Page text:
An Introduction to Dialectics (häftad)
Häftad (Paperback / softback)
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Polity Press
Ziermann, Christoph (red.)
228 x 152 x 31 mm
521 g
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An Introduction to Dialectics (häftad)

An Introduction to Dialectics

Häftad Engelska, 2017-02-10
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This volume comprises Adorno's first lectures specifically dedicated to the subject of the dialectic, a concept which has been key to philosophical debate since classical times. While discussing connections with Plato and Kant, Adorno concentrates on the most systematic development of the dialectic in Hegel's philosophy, and its relationship to Marx, as well as elaborating his own conception of dialectical thinking as a critical response to this tradition. Delivered in the summer semester of 1958, these lectures allow Adorno to explore and probe the significant difficulties and challenges this way of thinking posed within the cultural and intellectual context of the post-war period. In this connection he develops the thesis of a complementary relationship between positivist or functionalist approaches, particularly in the social sciences, as well as calling for the renewal of ontological and metaphysical modes of thought which attempt to transcend the abstractness of modern social experience by appeal to regressive philosophical categories. While providing an account of many central themes of Hegelian thought, he also alludes to a whole range of other philosophical, literary and artistic figures of central importance to his conception of critical theory, notably Walter Benjamin and the idea of a constellation of concepts as the model for an 'open or fractured dialectic' beyond the constraints of method and system. These lectures are seasoned with lively anecdotes and personal recollections which allow the reader to glimpse what has been described as the 'workshop' of Adorno's thought. As such, they provide an ideal entry point for all students and scholars in the humanities and social sciences who are interested in Adorno's work as well as those seeking to understand the nature of dialectical thinking.
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"Despite Adorno's abiding suspicion of easy communicability, he was fully capable of explaining complex ideas lucidly and accessibly, never more so than in the lecture hall. There can be few concepts that demand as much careful exposition as 'dialectics,' whose multiple uses and frequent abuses have frustrated countless attempts to render it comprehensible. Still fewer exponents of dialectical thought have been as skilled in unpacking its meaning, while at the same time performatively demonstrating its virtues, as Adorno." Martin Jay, University of California, Berkeley "The twenty lectures that Adorno held in 1958 constitute the first comprehensive articulation of his thinking. The challenge to which he responds is that of wresting conceptual thinking from its narcissistic tendencies, as outlined in Dialectics of Enlightenment. 'Suffering and Happiness,' he insists, must be recognized as 'the immanent substance of dialectics'. Adorno's effort to turn thinking inside-out by revealing the affective origin of its transformative potential, remains his most enduring legacy." Samuel Weber, Northwestern University

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Theodor Adorno (1903-1969), a prominent member of the Frankfurt School, was one of the most influential thinkers of the 20th century in the areas of social theory, philosophy and aesthetics.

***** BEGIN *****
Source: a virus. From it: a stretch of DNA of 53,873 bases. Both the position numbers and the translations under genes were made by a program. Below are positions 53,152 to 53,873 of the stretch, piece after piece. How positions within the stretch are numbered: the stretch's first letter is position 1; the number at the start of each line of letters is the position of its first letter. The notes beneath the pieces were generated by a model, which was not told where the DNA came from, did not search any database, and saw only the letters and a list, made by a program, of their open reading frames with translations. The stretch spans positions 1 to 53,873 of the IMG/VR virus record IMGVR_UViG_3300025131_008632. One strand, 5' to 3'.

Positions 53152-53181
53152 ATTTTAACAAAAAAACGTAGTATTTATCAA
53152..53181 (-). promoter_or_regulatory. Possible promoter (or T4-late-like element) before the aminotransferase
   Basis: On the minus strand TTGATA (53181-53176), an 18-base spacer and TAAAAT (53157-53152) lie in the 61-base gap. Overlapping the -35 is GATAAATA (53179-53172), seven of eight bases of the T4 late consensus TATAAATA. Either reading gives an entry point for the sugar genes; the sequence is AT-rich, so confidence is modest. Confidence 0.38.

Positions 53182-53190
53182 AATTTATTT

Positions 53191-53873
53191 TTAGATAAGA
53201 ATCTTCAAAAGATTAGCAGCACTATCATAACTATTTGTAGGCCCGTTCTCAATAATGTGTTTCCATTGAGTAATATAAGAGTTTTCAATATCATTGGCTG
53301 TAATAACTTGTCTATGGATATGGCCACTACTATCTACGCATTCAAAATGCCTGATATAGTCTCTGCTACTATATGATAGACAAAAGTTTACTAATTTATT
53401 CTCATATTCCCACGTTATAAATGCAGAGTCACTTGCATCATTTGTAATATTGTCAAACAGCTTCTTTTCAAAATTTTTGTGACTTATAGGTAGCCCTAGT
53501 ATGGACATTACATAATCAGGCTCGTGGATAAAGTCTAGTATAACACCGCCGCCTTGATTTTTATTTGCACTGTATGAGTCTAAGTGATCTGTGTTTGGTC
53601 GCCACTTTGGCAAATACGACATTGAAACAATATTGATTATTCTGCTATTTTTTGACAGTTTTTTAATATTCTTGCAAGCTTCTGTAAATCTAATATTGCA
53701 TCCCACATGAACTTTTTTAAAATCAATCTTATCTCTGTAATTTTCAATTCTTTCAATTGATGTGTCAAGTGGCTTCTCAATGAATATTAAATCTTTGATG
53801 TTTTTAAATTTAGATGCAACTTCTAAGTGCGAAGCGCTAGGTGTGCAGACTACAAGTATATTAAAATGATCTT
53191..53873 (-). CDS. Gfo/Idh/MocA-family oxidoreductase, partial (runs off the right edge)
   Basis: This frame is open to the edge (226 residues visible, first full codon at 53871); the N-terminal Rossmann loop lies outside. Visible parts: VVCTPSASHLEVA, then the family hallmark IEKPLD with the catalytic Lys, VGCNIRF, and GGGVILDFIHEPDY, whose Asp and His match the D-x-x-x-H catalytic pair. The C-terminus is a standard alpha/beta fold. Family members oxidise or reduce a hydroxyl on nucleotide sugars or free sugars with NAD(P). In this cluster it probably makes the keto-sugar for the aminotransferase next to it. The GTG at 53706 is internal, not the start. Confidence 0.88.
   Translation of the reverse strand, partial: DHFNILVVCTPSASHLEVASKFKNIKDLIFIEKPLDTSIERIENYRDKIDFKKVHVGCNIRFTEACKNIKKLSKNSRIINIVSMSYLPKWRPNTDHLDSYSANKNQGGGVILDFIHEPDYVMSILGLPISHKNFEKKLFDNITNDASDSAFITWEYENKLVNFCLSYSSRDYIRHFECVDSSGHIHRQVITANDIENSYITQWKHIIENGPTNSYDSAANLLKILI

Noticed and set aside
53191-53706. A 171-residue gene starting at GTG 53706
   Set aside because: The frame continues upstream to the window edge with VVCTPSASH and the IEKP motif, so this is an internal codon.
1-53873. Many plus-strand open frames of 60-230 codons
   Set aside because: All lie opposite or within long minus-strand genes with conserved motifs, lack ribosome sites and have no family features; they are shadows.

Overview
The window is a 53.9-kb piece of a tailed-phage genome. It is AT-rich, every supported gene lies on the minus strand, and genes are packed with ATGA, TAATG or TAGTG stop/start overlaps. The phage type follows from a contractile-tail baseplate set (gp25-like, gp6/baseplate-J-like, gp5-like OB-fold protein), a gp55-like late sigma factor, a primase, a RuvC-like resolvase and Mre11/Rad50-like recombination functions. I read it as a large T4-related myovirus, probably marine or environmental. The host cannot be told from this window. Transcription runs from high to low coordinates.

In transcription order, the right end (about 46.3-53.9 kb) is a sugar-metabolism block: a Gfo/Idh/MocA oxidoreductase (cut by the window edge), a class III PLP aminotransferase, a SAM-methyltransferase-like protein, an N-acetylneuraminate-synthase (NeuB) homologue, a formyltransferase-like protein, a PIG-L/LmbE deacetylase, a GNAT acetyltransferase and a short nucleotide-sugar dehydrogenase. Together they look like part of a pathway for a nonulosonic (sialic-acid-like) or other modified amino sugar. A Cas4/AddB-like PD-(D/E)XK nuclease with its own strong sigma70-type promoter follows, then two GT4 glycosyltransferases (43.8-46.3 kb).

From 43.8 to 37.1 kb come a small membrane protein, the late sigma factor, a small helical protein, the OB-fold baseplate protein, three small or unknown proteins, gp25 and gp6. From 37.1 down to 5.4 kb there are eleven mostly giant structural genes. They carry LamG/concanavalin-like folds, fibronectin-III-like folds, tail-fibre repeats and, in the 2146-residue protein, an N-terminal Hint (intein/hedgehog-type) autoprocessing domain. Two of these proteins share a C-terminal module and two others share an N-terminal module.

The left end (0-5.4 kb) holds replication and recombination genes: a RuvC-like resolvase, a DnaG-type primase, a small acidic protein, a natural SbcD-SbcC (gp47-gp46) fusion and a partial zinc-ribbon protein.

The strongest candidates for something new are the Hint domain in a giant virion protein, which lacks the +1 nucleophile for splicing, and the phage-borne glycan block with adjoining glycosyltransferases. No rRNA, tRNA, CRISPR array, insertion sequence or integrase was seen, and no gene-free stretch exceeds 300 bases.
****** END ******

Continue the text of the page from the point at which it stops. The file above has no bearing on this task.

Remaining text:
Contents Editor's Foreword LECTURE ONE Prejudices against the dialectic the double character of the dialectic the dialectic as method of articulating the Ideas (Plato) the order of concepts expresses the order of things the vital nerve of the dialectic the dialectic as necessary 'exaggeration' the positivist element of the dialectic LECTURE TWO 'The movement of the concept' (Hegel) the dialectic hypostasizes the identity of thought and being Hegel's dialectic as the union of identity and non-identity non-identity in the process, identity in the result introduction to the dialectic as a model of dialectic the movement of the concept is not sophistical the movement of the concept as the path of philosophical science the object of knowledge is internally dynamic the movement of the object is not arbitrary the metaphysical concept of truth D the inevitable reification of truth historical movement is not the movement of being but is concrete D the dialectic is not a philosophy of foundations the temporal core of dialectic LECTURE THREE Critique of prima philosophia matter no first principle either D Hegel's dialectic also a preservation of first philosophy all determination implies mediation the movement of the concept is no external contribution of thought a sophistical displacement of meaning in Gehlen the whole is the true solely as the result of all mediations D the idea of an open dialectic the whole is neither a pantheistic totality of nature nor a seamless unity 'the truth is essentially result' individual phenomena only intelligible in terms of the whole recourse to the whole is mediated through the self-movement of the individual the concept of the whole as already given LECTURE FOUR The traditional concept of system: derivation of the whole from one fundamental principle the dialectical concept of system determinate negation contradiction in Kant contradiction in Hegel antithesis arises from thesis the measure of the absolute lies in objectivity dialectical criticism is necessarily immanent refutation of a thought as development of the thought the emergent absolute is essentially temporal the interaction of theory and practice - the truth as result is concrete LECTURE FIVE The charge of universal rationalization dialectical thought is not rationalistic thought the dispute over rationalism conceptual thought is indispensable the truth moment of irrationalism the irrational as a moment of ratio suffering and happiness are immanent to thought being in itself, being for itself, being in and for itself relationship of thesis, antithesis, synthesis dialectical method concerns the contradictory life of the object the dialectic not immune to ideological abuse LECTURE SIX Dialectical method not a formal conceptual schema the objectivation of truth every true thought becomes untrue once it is isolated the triadic schema irrelevant in Hegel the charge of universalizing contradiction contradiction is not a first principle Hegel's critique of Kant's transcendental dialectic LECTURE SEVEN Hegel's dialectical principle of development is a principle of real being dialectic in Kant is only the negative side of the critique of reason the positive moment of the critique of reason reflection as the principle of the speculative self-knowledge of reason knowledge of knowledge also the principle of substantive knowledge dialectic and formal logic the 'example' in Hegel logical form of the judgement and the 'emphatic concept' dialectical contradiction expresses the disparity of thought and world LECTURE EIGHT Dialectic names the negative state of the world by its proper name contradiction not only in thought, but is objective D contradiction as principle of diremption is also the principle of unity dialectic as union of the a